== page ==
After a lengthy strategic review and a handful of divestments, Novartis' ($NVS) slim-down effort is finally coming to a close. The company has sold off its flu vaccines business--the only piece of the vaccines unit it hung onto after a multibillion-dollar April transaction with GlaxoSmithKline ($GSK)--to Australia's CSL.
CSL will pay $275 million for the Swiss drugmaker's offerings, Novartis announced Sunday. That's not such a great deal for the Basel-based pharma, which will take an impairment charge of $1.1 billion on the deal. But not to fear, investors: The company expects to record a "substantial" one-time income gain from the GSK deal, which will "more than compensate" for the impairment charge.
While the CSL transaction may not offer a whole lot of financial benefit, it will help Novartis completely exit a troublesome business. The vaccine space has given Novartis fits since it formed the unit in 2006 with the $7.5 billion buyout of Chiron. The division foundered through several years as the company pinned hopes on the meningitis B vaccine Bexsero. But last year, the unit posted a $165 million operating loss.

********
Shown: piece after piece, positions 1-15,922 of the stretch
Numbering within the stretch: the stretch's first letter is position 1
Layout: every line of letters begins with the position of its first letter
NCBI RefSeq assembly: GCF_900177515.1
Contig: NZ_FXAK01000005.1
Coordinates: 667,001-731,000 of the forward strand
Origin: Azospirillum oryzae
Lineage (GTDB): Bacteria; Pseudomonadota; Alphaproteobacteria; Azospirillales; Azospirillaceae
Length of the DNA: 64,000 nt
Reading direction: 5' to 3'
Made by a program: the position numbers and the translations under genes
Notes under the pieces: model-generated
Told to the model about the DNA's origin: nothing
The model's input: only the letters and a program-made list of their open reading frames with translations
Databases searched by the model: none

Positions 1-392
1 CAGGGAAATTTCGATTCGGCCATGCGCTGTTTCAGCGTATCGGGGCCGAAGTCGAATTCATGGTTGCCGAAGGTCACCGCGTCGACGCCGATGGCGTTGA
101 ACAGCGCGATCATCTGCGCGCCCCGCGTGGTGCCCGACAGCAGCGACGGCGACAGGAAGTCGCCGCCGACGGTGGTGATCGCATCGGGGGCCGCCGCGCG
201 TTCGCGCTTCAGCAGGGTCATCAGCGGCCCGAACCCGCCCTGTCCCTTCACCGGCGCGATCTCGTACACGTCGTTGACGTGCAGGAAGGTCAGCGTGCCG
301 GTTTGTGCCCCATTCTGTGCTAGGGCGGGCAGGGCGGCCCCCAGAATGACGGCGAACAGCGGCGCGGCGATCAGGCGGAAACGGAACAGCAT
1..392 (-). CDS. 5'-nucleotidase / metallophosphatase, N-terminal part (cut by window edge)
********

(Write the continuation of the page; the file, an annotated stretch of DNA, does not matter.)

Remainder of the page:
Combined with the $7.1 billion vaccines sales to GSK, the CSL move will allow Novartis to double down on its core areas of focus, including pharmaceuticals, its Sandoz generics unit, and Alcon, its eye-care division. Along with vaccines, divestments have taken units for blood diagnostics and animal health out of the picture, and consumer health has joined up with Glaxo under a JV that the British drug giant will control.
As for CSL, combining the Novartis unit with its own subsidiary, bioCSL, will create the No. 2 player in the $4 billion global flu vaccine industry, it said in a statement. It'll have some big guns--like Sanofi ($SNY), AstraZeneca ($AZN) and Glaxo itself--to contend with.
- read Novartis' release
- read CSL's release
Special Reports: Top 5 vaccine makers by 2013 revenue - Novartis | The top 10 pharma companies by 2013 revenue - Novartis - GlaxoSmithKline